Conservation Partners Come Together to Save a Hawaiian Hawksbill Turtle

October 24, 2018

Support hawksbill sea turtle conservation by calling NOAA’s Marine Animal Response Hotline: 1-888-256-4890.

Hawksbill sea turtle in a animal crate ready to be released back into the wild.

Hawksbill turtle, numbered E2, ready for release.

Hawksbill turtles are the rarest and most endangered sea turtle species in the Pacific Ocean. In Hawaiʻi, we have a very small population that continues to struggle for survival. So it was an all-hands-on-deck response in July 2018, when a young, and very sick hawksbill stranded in Kailua on the island of O‘ahu.

Hawksbill sea turtle being released back to the wild on the beach.

Hawksbill turtle released and eager to go home!

Conservation partners stepped up to help. Kailua residents recognized that something seemed odd about the little turtle, so they called NOAA’s marine animal stranding hotline and Hawaiʻi Marine Animal Response (HMAR), a non-profit organization and NOAA grantee, mounted a quick response. The turtle was brought to NOAA’s Inouye Regional Center on Ford Island where vets examined and concluded that the animal was severely emaciated and was suffering from an acute respiratory infection.

Two female VCA Animal Hospital staff in hospital room with CT scan machine after examining a hawksbill sea turtle

VCA Family Animal Hospital staff with CT scanner. The CT exam gave NOAA great confidence the animal had cleared its lung infection.

To help save this turtle, the VCA Family Animal Hospital performed necessary CT Scans and other critical diagnostic and lab work. Dolphin Quest Kahala provided high calorie food to fuel the healing process, and antibiotic treatments and care were administered by trained NOAA staff who dedicated almost 4 months of time to rehabilitation.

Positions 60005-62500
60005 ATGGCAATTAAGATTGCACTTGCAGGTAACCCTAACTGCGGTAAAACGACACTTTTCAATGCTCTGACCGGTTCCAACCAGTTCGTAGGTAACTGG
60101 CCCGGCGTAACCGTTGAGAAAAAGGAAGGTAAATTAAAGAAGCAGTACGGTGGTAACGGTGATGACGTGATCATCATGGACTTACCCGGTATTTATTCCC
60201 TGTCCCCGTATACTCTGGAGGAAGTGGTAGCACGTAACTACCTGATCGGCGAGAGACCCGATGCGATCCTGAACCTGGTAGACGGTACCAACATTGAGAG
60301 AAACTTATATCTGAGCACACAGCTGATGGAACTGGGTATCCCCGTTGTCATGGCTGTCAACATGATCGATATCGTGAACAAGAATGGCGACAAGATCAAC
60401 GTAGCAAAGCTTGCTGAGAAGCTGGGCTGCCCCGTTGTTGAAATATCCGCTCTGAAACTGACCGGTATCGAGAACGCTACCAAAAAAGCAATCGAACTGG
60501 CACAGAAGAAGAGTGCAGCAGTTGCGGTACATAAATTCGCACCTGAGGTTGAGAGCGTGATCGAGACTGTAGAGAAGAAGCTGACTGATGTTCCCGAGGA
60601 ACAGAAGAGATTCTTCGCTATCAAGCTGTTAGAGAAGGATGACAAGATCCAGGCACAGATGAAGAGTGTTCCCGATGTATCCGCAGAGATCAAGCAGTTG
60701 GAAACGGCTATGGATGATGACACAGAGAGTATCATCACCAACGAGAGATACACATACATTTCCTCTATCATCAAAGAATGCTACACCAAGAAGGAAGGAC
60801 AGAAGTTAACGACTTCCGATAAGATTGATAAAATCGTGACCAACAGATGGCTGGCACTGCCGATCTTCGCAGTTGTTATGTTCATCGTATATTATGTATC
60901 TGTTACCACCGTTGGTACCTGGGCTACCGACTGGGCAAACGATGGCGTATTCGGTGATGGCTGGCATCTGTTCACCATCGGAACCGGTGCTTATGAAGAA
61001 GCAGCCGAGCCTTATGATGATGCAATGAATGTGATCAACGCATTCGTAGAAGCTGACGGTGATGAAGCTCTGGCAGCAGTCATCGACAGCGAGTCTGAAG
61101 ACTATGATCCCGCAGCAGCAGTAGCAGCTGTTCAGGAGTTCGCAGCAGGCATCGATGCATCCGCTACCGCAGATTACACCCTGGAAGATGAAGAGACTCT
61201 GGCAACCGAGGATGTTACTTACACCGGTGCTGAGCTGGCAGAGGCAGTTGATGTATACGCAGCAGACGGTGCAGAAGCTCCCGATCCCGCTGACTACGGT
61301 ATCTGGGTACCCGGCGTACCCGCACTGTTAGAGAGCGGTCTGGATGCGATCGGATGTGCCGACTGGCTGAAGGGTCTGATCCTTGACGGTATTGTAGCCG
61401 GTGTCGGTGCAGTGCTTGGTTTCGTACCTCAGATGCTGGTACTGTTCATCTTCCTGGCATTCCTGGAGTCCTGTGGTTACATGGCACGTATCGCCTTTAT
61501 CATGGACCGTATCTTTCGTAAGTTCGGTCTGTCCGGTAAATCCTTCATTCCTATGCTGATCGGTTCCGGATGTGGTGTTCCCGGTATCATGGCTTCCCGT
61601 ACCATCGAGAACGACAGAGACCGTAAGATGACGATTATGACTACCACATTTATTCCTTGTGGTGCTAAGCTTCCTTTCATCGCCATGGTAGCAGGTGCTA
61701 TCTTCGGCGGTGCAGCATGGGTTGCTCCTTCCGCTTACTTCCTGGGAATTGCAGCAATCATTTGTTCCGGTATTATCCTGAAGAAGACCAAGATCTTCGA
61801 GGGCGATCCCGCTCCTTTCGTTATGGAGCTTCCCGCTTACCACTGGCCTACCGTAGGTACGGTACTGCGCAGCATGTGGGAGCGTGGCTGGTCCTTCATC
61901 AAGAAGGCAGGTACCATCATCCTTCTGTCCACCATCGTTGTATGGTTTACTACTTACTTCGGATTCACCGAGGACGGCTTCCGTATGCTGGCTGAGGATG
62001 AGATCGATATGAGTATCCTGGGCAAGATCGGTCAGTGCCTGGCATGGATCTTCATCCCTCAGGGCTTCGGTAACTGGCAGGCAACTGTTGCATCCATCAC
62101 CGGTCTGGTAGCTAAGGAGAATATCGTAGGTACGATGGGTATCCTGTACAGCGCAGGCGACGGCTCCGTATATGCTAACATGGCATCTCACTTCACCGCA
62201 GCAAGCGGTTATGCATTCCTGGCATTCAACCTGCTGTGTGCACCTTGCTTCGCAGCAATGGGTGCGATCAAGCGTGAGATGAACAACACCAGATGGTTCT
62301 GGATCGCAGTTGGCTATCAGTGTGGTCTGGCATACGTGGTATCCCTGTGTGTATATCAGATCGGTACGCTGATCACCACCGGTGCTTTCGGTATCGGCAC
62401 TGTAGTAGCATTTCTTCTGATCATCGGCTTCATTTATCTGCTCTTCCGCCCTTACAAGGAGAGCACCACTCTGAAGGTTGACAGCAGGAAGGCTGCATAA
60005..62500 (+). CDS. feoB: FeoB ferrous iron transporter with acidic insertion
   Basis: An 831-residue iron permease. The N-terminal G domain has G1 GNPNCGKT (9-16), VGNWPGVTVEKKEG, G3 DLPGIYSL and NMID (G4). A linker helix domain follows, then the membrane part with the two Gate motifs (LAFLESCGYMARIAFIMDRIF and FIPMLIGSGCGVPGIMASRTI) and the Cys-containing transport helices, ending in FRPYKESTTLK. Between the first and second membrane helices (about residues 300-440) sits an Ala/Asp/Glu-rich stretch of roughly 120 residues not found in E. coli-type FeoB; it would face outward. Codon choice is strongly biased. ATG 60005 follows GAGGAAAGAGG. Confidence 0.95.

“This was not an easy case,” said Dr. Gregg Levine, DVM. “We’ve never seen an infection like this before in a hawksbill turtle. Thankfully we were able to consult with VCA experts and a radiology team to determine the best course of treatment.”

The young hawksbill responded well to rehabilitation efforts and was released on October 18, 2018, in Kailua, near the beach where it originally stranded surrounded by the conservation partners, including the public, that helped make this day a reality. 

Four female NOAA staff.

NOAA staff with the Marine Turtle Biology and Assessment program which cared for and treated the hawksbill for four months.

According to Irene Kelly, NOAA Pacific Islands Region’s sea turtle recovery coordinator, “The number E2 has been etched on its shell so we can more easily keep track of it. We encourage the public to report if they see this, or any hawksbill, in Hawaiʻi.” The best way to identify a hawksbill turtle is to look for their pointy hawk-like beak, with 4 scales between their eyes (green sea turtles have only 2 scales). But if in doubt, report any turtle with a number.

In Hawaiʻi, hawksbills, sometimes referred to by their Hawaiian name, honu ea, do not seem to have not responded as positively to conservation efforts as have green sea turtles (honu). The big question is why? NOAA researchers are working hard to answer this question.

Kelly reminds us, “With such a small local population, every hawksbill is extremely valuable. We appreciate everyone’s participation in this successful hawksbill rehabilitation effort.”

Hawksbill and green sea turtle identification guide when comparing the physical differences.

Two species of sea turtle live in Hawaiian nearshore waters. Learn how to identify green versus hawksbill turtles. Report any sighting of hawksbills to NOAA (1-888-256-9840).

You can help support hawksbill conservation by calling NOAA’s Marine Animal Response Hotline: 1-888-256-4890, anytime you see a hawksbill turtle. The hotline is also for reporting any species of sick, injured, or dead sea turtle and any other marine wildlife emergency. Photos can be sent to: RespectWildlife@noaa.gov.

 

Last updated by Pacific Islands Regional Office on October 24, 2018